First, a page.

By: Ben Eubanks, Principal Analyst at Lighthouse Research & Advisory
When I was writing my book, Artificial Intelligence for HR, I thought very hard about doing a study on AI adoption by HR professionals. I wanted to understand the degree of penetration into today’s workplace, and the book was my perfect “excuse” as a researcher to explore the topic. However, in my digging I ran across half a dozen studies that were asking similar questions, and all of them had wildly different results. Still today I see new studies coming out that ask questions like:
- Are you currently using AI to support your HR function?
- Are you planning to buy machine learning solutions?
- And so on…
The problem? Every week I’m presenting or speaking directly with HR leaders from around the world. For a sense of scope, I’ve already physically spoken in front of several thousand HR, recruiting, IT, and business leaders so far this year and have plans to speak to at least 5,000 more before the end of the year. And the truth is that more than 90% of them don’t have a firm grasp on what AI is and how it works. This isn’t an indictment: we’re people professionals, not technology professionals, but it is illuminating in another way.
The Importance of Research and Survey Design
See, my team and I design research studies that are very carefully structured to understand market trends, buyer behavior, and other relevant topics. If those questions are not clear, the answer choices don’t make sense, or the audience doesn’t understand the topic, then the responses are garbage.
For example, we are validating a survey right now on compensation technology. In the testing phase we realized that one of the questions (which makes perfect sense to me) was not understood by those taking the survey, meaning the data we gathered for that particular question is totally useless. We decided to modify the question to allow a different, simpler type of response, but it just goes to show that survey design and understanding your audience is very, very critical if you want to have credible data.
Back to our topic today on the AI “research,” from a researcher’s perspective, the data I’m seeing means those people responding to surveys are making a lot of guesses but aren’t really sure what their responses even mean. In other words: garbage. Those gathering the data want to do a service and want to offer insights, but they are doing so at a cost of sharing inaccurate information.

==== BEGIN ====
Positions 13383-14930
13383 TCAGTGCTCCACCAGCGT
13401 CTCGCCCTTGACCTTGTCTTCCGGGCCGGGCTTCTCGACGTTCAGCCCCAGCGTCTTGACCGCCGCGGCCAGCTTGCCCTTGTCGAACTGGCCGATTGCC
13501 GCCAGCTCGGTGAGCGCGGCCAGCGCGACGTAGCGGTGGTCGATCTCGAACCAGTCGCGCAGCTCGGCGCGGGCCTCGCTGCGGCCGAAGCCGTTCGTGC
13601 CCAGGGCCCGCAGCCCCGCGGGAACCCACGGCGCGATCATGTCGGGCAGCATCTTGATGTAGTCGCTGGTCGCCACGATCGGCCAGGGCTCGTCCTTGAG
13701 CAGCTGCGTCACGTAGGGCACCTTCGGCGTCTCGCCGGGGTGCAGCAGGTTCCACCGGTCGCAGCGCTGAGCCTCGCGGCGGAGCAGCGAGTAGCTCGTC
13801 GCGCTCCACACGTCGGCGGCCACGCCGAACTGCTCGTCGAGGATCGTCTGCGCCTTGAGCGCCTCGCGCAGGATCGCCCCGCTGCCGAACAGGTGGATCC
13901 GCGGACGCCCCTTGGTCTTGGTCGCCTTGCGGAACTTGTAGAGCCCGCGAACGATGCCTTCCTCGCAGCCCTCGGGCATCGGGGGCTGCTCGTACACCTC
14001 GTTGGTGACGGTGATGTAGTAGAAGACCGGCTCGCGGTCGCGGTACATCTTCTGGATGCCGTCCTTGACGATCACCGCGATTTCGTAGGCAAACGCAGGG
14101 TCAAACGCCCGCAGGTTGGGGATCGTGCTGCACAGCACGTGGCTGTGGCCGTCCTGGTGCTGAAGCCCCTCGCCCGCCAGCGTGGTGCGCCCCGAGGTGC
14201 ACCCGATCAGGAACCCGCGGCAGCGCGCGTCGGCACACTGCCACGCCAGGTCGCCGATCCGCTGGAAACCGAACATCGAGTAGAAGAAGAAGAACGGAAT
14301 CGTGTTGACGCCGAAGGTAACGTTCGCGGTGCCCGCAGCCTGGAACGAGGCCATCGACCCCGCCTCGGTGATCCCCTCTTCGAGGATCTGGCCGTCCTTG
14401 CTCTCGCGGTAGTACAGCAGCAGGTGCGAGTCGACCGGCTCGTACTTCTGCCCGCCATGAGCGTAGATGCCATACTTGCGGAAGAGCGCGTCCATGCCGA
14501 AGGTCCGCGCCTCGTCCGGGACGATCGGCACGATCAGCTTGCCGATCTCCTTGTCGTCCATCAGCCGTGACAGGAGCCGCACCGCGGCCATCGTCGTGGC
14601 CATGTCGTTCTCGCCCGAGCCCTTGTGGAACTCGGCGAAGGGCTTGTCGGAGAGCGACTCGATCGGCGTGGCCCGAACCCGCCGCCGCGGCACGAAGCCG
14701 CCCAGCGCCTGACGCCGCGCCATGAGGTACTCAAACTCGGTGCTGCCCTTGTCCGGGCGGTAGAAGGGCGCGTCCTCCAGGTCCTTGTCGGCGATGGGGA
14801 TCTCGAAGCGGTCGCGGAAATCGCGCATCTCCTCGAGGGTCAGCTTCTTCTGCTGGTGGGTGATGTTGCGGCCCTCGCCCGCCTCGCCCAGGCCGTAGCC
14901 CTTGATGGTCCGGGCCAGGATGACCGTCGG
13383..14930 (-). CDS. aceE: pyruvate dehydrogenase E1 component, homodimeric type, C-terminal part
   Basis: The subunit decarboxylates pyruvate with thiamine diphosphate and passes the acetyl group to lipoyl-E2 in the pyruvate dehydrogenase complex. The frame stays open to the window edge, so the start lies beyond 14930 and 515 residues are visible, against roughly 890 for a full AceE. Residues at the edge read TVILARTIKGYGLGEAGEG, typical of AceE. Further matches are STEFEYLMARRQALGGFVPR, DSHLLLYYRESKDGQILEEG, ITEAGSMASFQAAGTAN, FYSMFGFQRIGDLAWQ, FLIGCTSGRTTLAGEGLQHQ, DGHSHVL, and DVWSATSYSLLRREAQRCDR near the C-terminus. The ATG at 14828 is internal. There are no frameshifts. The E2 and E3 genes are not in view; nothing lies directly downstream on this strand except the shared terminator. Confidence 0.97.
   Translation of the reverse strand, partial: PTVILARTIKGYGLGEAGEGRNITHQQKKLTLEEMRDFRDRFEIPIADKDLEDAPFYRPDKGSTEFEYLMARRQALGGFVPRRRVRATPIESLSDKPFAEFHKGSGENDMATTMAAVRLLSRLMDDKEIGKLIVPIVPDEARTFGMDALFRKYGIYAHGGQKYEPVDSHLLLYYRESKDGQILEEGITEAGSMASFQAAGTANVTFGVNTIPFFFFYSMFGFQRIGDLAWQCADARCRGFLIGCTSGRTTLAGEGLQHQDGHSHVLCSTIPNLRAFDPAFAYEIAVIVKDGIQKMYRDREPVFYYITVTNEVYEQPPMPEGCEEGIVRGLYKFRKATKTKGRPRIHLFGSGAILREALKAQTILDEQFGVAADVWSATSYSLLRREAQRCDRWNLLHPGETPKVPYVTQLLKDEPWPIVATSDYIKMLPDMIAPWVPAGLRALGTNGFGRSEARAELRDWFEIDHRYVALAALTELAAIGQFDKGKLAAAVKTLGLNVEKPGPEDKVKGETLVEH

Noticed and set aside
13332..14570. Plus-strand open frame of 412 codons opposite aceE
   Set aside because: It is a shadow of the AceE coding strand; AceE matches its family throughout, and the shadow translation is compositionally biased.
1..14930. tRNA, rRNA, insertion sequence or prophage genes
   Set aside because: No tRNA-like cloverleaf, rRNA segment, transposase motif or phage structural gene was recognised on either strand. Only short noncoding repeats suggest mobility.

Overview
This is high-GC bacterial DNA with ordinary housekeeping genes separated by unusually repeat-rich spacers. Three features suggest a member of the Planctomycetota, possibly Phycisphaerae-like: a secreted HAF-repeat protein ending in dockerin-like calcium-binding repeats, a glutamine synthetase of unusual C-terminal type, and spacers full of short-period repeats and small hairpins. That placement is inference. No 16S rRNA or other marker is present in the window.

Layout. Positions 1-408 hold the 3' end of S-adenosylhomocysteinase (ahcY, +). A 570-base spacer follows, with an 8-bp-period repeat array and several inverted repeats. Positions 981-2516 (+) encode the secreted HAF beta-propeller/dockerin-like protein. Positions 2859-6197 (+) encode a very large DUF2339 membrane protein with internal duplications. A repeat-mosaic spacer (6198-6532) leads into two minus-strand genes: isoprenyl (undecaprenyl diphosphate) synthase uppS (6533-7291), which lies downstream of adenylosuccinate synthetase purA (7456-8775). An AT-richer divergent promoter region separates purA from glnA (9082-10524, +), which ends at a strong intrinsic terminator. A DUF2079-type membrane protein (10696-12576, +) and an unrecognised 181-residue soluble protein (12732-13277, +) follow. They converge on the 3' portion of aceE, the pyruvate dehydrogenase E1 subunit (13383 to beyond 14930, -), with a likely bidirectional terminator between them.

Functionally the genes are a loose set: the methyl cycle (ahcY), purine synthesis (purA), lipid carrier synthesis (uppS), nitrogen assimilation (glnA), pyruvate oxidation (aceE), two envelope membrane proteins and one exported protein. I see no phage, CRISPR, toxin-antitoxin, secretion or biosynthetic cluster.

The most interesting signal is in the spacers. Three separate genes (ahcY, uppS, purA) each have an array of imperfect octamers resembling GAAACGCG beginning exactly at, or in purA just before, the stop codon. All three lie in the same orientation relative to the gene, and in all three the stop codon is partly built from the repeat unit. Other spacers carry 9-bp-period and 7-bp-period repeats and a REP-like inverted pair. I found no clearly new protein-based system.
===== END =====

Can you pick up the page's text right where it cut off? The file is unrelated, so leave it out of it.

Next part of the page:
If my perspective isn’t enough for you as the leading voice on AI development and applications in the human capital space, I also spoke with a master’s degree student doing research on this topic for their capstone course. This student based in Europe was able to gather data points on this same topic and found similar levels of understanding in the UK and surrounding areas to what we have seen for the North American market.
We had a conversation this past week and compared notes, finding that (again) the average HR leader will respond positively about using AI but in subsequent questions fails to identify the solutions it’s implemented in or the method in which it supports their capabilities as an HR team.
Bottom line: this isn’t a local problem–it’s global.
The Forward Thinkers
I will admit that there are some HR and business leaders that have taken the steps to educate themselves (whether through the book and hearing me speak or of their own volition) on what AI is and how it works. But there’s still a gap: those that do understand the basics of AI still don’t know if their HR system uses it or not, meaning the data still isn’t worth your time to consume it (yet).
In the end, I don’t know how much it really matters other than the fact that 1) it’s incredibly annoying as a researcher and 2) this is an encouragement for HR leaders not to be disheartened or feel behind when they see data from some “reputable” source saying that 80% of HR departments will use AI by 2022. That’s simply not true.
This space is so new that the average buyer doesn’t yet have a good handle on the technology and its capabilities yet. Be careful who you listen to and what you consume when it comes to this topic.
Ben has personally allowed EANE to republish this article.